Once we start thinking about comparisons across different cities, any tax breaks (or other financial incentives) provided in poorer cities may be easily offset if productivity in those cities is too low or if labour or land costs are too high (e.g. due to national pay setting or local land regulations). This could then make a policy ineffective at larger spatial scales (for example, if we are using EZs as a tool for rebalancing the national economy). The spatial scale at which effects occur, and the extent to which any positive effects are driven by displacement, will be a central focus of our investigation ofof the evaluation evidence.
If labour markets are very local then even these shifts may benefit local residents within the zone. However, if labour markets are relatively large compared to zones, then this shifting employment may have no impact on employment for residents living within the zone (because jobs are taken by other workers who commute in). This makes it important to distinguish between effects on employment and on unemployment. Again, this is something that will consider in our discussion of the evaluation evidence.
To better understand the overall impact of these type of policies it is useful to distinguish between a) what happens in the Enterprise Zone, and b) wider effects on local employment and growth. In areas with strong economies, planning may act as a break on business expansion and development, and local governments may have few incentives to allow more development. In these circumstances, EZs could help encourage growth. Some of this growth would come at the expense of other areas in the UK, but much of it could be additional. Overall, we might reasonably expect both local and national employment and growth to increase.
But EZs, in Britain as elsewhere, have tended to be located in areas with weak economies. Here, the fundamental problem is that these are relatively unproductive places for business investment. The evidence on past waves of UK Enterprise Zones suggests that, with one or two exceptions such as the Docklands, they generated substantial physical improvements, but little additional employment benefit relative to their cost. We consider the extent to which this is confirmed by higher quality evaluations of similar international schemes.
Of course, the outcomes of the current set of English EZs may be different from the historical or international experience (not least because compared with past versions of the policy, current policy aims to locate Zones in higher growth cities and city neighbourhoods). However, by construction, incentive packages for businesses will not address any more fundamental area-level problems, such as the educational level of the local labour force, which hold back productivity in those places. It is also possible that much of EZ-related growth would come at the expense of other areas in Britain – most likely in the form of displacement from other areas very close by. In short, the effects of support may differ depending on the type of area.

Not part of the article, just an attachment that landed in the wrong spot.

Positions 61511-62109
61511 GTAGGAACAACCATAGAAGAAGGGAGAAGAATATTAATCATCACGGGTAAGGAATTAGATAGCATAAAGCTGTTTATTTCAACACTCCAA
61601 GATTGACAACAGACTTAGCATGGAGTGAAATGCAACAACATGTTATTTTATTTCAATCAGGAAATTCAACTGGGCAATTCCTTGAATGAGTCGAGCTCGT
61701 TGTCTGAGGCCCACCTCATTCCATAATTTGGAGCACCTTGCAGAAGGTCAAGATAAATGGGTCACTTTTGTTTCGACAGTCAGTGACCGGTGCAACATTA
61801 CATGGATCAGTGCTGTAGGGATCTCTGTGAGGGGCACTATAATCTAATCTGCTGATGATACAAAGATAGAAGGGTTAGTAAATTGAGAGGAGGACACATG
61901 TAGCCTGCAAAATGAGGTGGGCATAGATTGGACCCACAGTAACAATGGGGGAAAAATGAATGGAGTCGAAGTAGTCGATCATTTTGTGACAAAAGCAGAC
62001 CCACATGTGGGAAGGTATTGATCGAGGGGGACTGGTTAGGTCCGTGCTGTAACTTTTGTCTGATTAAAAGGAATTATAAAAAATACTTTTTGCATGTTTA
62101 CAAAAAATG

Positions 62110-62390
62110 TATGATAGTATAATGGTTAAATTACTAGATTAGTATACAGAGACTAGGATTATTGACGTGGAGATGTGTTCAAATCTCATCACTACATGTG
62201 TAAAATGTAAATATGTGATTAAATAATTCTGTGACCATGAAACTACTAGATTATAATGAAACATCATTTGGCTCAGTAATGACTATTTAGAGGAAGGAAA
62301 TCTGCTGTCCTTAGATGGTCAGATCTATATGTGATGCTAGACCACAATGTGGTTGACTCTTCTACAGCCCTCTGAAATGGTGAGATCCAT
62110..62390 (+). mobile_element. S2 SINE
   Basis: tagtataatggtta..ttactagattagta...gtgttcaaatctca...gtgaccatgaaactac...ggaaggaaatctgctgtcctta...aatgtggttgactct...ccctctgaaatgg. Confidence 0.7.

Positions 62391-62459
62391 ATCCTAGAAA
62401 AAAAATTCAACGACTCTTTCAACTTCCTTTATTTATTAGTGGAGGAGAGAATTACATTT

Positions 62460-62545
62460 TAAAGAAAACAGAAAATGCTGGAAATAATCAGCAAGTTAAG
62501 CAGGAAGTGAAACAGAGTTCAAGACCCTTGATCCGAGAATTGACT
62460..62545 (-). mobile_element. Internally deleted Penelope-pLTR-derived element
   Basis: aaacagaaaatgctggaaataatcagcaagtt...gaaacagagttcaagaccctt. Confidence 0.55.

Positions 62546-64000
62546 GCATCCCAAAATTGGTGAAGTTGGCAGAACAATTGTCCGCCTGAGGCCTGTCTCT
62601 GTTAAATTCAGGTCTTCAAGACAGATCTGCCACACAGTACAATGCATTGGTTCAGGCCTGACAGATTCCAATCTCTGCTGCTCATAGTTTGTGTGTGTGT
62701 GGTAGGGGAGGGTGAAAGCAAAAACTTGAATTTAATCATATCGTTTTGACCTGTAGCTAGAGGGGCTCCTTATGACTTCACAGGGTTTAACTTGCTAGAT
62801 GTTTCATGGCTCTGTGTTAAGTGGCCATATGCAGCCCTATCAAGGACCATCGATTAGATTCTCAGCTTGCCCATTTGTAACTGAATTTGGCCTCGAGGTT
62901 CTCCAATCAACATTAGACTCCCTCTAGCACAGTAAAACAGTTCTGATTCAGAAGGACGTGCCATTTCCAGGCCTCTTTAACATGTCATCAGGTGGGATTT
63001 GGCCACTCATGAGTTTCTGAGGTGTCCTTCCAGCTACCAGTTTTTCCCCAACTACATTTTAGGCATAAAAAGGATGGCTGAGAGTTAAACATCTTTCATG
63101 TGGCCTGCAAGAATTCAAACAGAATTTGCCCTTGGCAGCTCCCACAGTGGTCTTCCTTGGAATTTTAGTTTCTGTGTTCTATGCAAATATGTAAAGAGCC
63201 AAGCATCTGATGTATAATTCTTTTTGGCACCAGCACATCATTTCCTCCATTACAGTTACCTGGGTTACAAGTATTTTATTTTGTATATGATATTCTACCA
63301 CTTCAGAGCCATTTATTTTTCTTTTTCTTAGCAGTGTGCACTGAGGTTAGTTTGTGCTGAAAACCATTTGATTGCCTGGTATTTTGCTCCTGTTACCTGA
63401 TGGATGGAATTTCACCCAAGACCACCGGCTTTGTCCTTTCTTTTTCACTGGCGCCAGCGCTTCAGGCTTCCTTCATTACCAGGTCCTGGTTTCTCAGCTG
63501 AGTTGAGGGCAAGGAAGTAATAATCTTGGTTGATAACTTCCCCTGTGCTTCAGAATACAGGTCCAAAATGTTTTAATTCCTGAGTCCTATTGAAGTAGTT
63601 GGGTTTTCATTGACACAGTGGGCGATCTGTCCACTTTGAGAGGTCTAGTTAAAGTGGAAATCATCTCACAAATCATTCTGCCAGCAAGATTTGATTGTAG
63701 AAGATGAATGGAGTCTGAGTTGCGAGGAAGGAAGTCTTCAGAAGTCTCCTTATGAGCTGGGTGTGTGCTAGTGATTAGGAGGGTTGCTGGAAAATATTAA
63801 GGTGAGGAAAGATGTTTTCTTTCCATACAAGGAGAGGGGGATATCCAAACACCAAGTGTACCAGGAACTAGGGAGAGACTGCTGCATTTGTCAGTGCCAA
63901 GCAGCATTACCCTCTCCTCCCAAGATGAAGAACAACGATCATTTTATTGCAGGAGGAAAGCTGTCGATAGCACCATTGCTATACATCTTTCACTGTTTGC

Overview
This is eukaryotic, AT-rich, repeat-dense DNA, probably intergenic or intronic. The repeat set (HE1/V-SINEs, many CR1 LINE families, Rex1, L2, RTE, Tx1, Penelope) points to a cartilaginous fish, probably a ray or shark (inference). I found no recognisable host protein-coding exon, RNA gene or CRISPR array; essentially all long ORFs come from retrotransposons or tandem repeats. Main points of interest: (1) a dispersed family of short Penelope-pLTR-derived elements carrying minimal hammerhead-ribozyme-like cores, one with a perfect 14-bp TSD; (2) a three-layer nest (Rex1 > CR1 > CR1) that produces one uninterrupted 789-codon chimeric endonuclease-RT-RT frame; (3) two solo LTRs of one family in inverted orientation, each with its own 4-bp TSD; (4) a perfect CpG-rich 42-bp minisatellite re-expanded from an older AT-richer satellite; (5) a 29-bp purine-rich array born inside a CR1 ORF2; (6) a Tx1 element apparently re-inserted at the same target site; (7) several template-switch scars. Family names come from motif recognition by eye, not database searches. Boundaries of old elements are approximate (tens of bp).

One way to mitigate displacement effects is to have the policy apply at a larger geographical scale. Of course, the problem with this is that unconditional support across a large geographical scale would soon become very expensive. Many EU programmes are able to do this, and operate at large scales: for example, Structural Funds target whole regions and operate across multiple member states. These EU programmes also offer a broader package of support.
An alternative approach is to make support ‘selective’, perhaps conditional on characteristics of the firm, or on certain firm behaviours. For example, in some cases support is targeted at firms that mainly serve national or international markets; in others support is conditional on firms hiring a certain proportion of workers from the target area, as in US Empowerment Zones or French Urban Free Zones (ZFUs).
In contrast to subsidies for firms, some ABIs target the characteristics and skills of households (e.g. to improve education or labour market participation). Generally speaking, we do not cover these kind of schemes. That said, a number of the schemes we consider involve a component of support for households. As with many programmes, the boundary lines are sometimes fuzzy, but the focus in this report is on schemes that tend to support businesses either directly or indirectly. For similar reasons, we do not cover schemes that specifically target improvements to the built environment. Although, again, some of the area based schemes we consider will involve an element of expenditure that does this.
A number of the schemes that we consider – particularly the EU schemes – will involve a substantial component of infrastructure investment alongside economic incentives. Our previous reviews on broadband and transport investment discuss the likely effects of such investments.
Definition of Area Based Initiatives
Area based initiatives (ABIs) encompass a broad range of interventions at a variety of scales and of a variety of types. This evidence review focuses on three distinct types of support:
- EU Cohesion Policies (such as the European Social Fund and the European Regional Development Fund);
- Enterprise and Empowerment Zones;
- Other area based business support (such as Regional Selective Assistance).